Now that I am living in an endless tropical summer I realize how much an ever changing temperate environment drives you forward into new cycles of activity or states of mind. The longing for warm summer days, the thrill of fall in New York City when everyone is back from their summer sojourns, the inertia of winter and for gardeners the rush of a new growing season.
I have come to the realisation however that the botanical changes that define each season from bud to flower and fruit and then bare branches is something that happens here too - just not in synchronicity. Take the visual spectacle of autumn leaves happening now in northern temperate countries that will soon crescendo into a glorious show of color . The science of why that is happening, is happening here too except for slightly different reasons and in an unorchestrated way.
We have here, leaves going through the same end of life process, yellowing and turning brown as well as an anthocyanin fueled range of oranges and red that happen as a biological strategy to protect new emerging leaves from the hot tropical sun. So we are seeing this palette of colors thoughout the year, not in a huge burst but in a continual cycle that layers into all the other typically green leaf colors.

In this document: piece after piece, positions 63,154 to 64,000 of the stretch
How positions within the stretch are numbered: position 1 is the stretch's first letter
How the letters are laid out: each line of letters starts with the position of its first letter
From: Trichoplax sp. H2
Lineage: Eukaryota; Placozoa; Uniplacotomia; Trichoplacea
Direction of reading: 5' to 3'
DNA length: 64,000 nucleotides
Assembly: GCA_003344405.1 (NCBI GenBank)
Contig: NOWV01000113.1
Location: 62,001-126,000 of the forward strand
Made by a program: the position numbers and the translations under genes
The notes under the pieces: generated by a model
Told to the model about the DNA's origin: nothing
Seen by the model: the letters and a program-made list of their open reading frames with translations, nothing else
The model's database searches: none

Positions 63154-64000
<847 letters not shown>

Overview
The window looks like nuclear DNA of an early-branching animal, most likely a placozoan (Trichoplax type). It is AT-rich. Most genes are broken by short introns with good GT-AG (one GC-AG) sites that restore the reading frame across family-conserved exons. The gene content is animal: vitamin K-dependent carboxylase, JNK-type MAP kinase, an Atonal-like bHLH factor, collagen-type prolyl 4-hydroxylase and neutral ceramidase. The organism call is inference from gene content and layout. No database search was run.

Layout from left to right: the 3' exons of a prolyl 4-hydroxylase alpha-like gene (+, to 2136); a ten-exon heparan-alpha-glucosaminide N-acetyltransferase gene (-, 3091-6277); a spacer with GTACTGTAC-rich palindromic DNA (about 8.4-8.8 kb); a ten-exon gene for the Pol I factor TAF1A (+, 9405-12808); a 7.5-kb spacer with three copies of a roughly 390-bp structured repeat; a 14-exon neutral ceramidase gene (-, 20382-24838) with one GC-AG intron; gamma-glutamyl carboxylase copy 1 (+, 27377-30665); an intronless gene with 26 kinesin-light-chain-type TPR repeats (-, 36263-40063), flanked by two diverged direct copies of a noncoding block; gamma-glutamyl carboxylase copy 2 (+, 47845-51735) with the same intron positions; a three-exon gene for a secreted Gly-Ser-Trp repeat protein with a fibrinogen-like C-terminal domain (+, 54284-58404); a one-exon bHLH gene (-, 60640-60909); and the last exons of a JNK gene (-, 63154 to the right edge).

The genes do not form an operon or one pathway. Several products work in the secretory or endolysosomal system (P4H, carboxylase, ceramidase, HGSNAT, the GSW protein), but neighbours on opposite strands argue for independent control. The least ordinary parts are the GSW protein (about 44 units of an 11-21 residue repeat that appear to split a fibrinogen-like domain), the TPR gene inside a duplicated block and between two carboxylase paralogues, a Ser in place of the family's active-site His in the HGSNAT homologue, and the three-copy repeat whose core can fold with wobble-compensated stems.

Pictured right is one I see all the time, young red leaves of the Wild Cinammon, Cinnamomum Iners that is almost weed like if given a chance. On the left, a tree that I see everyday walking the dogs and have yet to identify is almost constantly in this state of autumnal color. Another, that has become endemic in our landscape, since it is a favorite of local municipal landscapers and private homes as a easy to grow hedge, Syzygium Myrtifolium. Almost everywhere we see the burnished oranges and reds of its new growth.
Yesterday, when I took these photos in my neighborhood, it was late afternoon just after a heavy shower. I enjoy a slight microclimate here being slightly elevated and in close proximity to a small forest, a heavy shower at a cooler time of day will elicit a slight mist. The mist, occasional piles of leaf fall, short bursts of autumn leaf color as described above and and I couldn't help but be transported back to the memory of autumn walks in New York City and Westchester. Minus of course the chill and the slight dread about where this colorful autumn road will eventually lead.